Anal cancer symptoms are pretty similar to those of hemorrhoids, such as anal bleeding. This is why many people tend to ignore it until things get out of hand. Thus, doctors often advise patients to get themselves checked as soon as possible.
In some cases, patients do not experience any symptoms at all. However, with time, they start getting symptoms, such as itching in and around the rectum, abnormal discharge from the anus, swollen lymph nodes present in the groin or anal region, rectum bleeding, and pain in the anal area.
Though having one or more of these signs does not mean one has anal cancer, it can get a little uncomfortable to talk about these issues. But it is always better to seek help from a healthcare provider if these symptoms worsen or do not go away even after medication.
If these signs of anal cancer are recognized and reported at an early stage, it can lead to positive health outcomes and improve survival rates. Also, since an anal cancer lump is often present at a location the doctors can easily reach, the diagnosis becomes easy.
Here are the common signs and symptoms of anal carcinoma
Bleeding is one of the first and foremost anal tumor symptoms. Initially, this bleeding is mild and does not cause too much trouble. However, with time, the patient starts experiencing pain along with bleeding. Also, bleeding from the rectum may cause the stool to look black or dark brown in color.
Other symptoms of anal cancer include pain in the anal area along with bleeding. This pain comes whenever the patient tries to go through bowel movements. In most cases, there is a burning sensation of pain followed by blood in the stool.
Many patients also experience a mass or growth in the anal cavity as one of the early signs of anal cancer. This mass may appear at the end of the anus and can be felt by the patient.
Anal itching is also included in the early symptoms of anal cancer. Though it is a common condition, if the problem does not improve or the itching increases even after medication, one should get it checked. In some cases, anal itching is also followed by bleeding and pain.
Another symptom of anal cancer is feeling a lump near the anus. However, this symptom is common with hemorrhoids as well, but there is a common difference between the two lumps. The anal cancer lump feels like a piece of flesh but is harder than the lump of hemorrhoids.
Patients suffering from cancer of the anal canal may feel burning pain or pressure in the area around their anus. Again, pain is accompanied by bleeding from the rectum in all anal cancer types.
A change in bowel movements could also be one of the anal tumor symptoms. It implies having fewer or more bowel movements than usual or experiencing straining during bowel movements.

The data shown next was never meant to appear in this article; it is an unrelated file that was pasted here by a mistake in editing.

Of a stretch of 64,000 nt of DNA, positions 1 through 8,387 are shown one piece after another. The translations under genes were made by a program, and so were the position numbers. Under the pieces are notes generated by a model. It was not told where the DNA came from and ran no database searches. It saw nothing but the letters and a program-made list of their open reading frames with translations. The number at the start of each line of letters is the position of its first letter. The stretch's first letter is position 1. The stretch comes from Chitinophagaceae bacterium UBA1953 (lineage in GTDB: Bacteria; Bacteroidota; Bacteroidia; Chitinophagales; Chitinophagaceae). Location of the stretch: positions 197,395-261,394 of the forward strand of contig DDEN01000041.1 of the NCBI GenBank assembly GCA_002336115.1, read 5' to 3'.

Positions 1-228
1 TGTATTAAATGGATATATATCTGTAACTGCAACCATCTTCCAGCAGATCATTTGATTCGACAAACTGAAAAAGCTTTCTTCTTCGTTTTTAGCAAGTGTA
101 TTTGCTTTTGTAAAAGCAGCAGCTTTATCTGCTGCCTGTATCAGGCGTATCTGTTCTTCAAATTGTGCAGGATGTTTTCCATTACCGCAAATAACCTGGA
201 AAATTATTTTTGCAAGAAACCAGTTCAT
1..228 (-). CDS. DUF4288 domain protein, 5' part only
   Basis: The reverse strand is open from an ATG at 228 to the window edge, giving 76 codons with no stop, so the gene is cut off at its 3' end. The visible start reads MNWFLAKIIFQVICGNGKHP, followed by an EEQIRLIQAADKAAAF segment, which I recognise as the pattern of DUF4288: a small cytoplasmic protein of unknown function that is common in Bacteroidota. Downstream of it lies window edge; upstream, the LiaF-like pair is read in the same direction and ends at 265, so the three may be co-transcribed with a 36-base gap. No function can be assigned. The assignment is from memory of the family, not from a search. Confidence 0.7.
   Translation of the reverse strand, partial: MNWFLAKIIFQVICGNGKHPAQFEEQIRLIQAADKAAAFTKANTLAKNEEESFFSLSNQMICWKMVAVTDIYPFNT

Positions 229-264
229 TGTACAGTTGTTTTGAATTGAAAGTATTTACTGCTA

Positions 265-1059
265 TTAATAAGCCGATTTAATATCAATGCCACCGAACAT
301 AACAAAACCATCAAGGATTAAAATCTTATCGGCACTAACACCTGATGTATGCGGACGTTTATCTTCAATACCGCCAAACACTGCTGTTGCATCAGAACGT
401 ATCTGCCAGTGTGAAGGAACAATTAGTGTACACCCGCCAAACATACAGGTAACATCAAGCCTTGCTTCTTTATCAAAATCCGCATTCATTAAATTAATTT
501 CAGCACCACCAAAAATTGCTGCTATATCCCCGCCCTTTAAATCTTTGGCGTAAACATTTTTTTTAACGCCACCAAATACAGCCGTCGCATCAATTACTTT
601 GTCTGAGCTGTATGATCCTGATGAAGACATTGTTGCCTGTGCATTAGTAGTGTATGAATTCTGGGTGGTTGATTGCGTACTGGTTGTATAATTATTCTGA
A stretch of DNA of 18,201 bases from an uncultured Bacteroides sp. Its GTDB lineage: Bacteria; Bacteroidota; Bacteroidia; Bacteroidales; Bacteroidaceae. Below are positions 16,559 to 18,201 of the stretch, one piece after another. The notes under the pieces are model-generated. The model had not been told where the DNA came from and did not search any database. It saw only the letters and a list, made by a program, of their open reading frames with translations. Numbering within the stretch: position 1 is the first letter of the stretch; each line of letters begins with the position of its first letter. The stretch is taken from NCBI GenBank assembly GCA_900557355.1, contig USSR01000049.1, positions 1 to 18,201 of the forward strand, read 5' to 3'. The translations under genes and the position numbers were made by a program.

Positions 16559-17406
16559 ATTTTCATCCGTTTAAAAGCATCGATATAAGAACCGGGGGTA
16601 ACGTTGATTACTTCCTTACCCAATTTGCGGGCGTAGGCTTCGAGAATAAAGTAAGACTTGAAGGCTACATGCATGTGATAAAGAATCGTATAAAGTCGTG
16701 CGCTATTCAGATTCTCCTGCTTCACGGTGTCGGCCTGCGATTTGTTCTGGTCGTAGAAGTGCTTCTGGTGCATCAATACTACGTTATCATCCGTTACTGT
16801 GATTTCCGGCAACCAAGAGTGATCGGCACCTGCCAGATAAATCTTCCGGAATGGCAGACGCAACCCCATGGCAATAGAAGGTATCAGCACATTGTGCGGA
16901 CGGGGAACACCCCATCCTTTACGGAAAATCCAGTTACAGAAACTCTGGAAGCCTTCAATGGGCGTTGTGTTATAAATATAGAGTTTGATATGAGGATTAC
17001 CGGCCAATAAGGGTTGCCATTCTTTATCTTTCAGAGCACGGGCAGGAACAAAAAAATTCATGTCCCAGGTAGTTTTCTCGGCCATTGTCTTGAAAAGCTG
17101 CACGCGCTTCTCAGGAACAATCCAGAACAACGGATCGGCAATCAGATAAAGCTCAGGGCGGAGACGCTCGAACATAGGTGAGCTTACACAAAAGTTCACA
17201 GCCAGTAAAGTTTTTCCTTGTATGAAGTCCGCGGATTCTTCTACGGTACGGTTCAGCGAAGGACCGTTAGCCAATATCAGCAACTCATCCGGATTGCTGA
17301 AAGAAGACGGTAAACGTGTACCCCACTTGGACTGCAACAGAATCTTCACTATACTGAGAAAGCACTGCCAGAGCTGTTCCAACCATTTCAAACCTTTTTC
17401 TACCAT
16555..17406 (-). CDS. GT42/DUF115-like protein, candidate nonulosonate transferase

One of the symptoms of anal cancer, which is common in hemorrhoids, is a narrowing of the stools. This anal tumor symptom is accompanied by a change in bowel movements in the case of anal carcinoma.
Squamous cell cancer presents itself as a nonhealing ulcer around the anus. These ulcers, along with an anal cancer lump, are one of the early symptoms of anal cancer.
Another common sign of anal carcinoma is a feeling of pain, fullness, or discomfort in the rectum. As one of the early signs of anal cancer, this uneasiness in the rectum, when combined with other common symptoms, can raise the alarm for the physician.
Now, the question arises: what are the causes of anal cancer? Carcinoma of the anus is normally caused by a sexually transmitted infection known as the human papillomavirus (HPV).
One of the common reasons for anal cancer (squamous cell type) is a sexually transmitted HPV infection. Other risk factors for squamous cell cancer include smoking, HIV, smoking, anal receptive intercourse, and immunosuppression.
Though the real cause of anal tumors is unknown, there are some risk factors. One of the reasons for anal cancer, or anal adenocarcinoma, is HPV, lowered immunity, and smoking.
HPV is one of the primary causes of anal cancer. HPV is one of the most common types of sexually transmitted diseases. Though people infected with HPV do not exhibit any symptoms, they can indeed affect others.
Those who have received treatment for cervical, vaginal, or vulvar cancer in the past are at a higher risk of developing anal cancer. The possible reasons behind this include HPV infection, compromised immunity, and inflammation caused by previous cancer treatments.
Smoking is also one of the major causes of anal cancer, as it is not only one of the major risk factors but can also lead to its recurrence. Doctors put it at the top of the list of what causes anal cancer.
Many case studies have reflected on the possibility of patients with sexually transmitted diseases such as AIDS or HIV and a history of anal warts getting diagnosed with anal cancer. The reason behind this is that patients with chlamydia, anal warts, and AIDS/HIV have a compromised immune system, which leads to the easy growth of cancerous cells in the body.
The right time to see a doctor is when you start experiencing any of the symptoms of anal cancer. Though these symptoms may seem minor and you may not feel comfortable talking about them, it is always better to be cautious. Also, since these symptoms are similar to those of hemorrhoids, they can create confusion and lead to an unnecessary delay in diagnosis.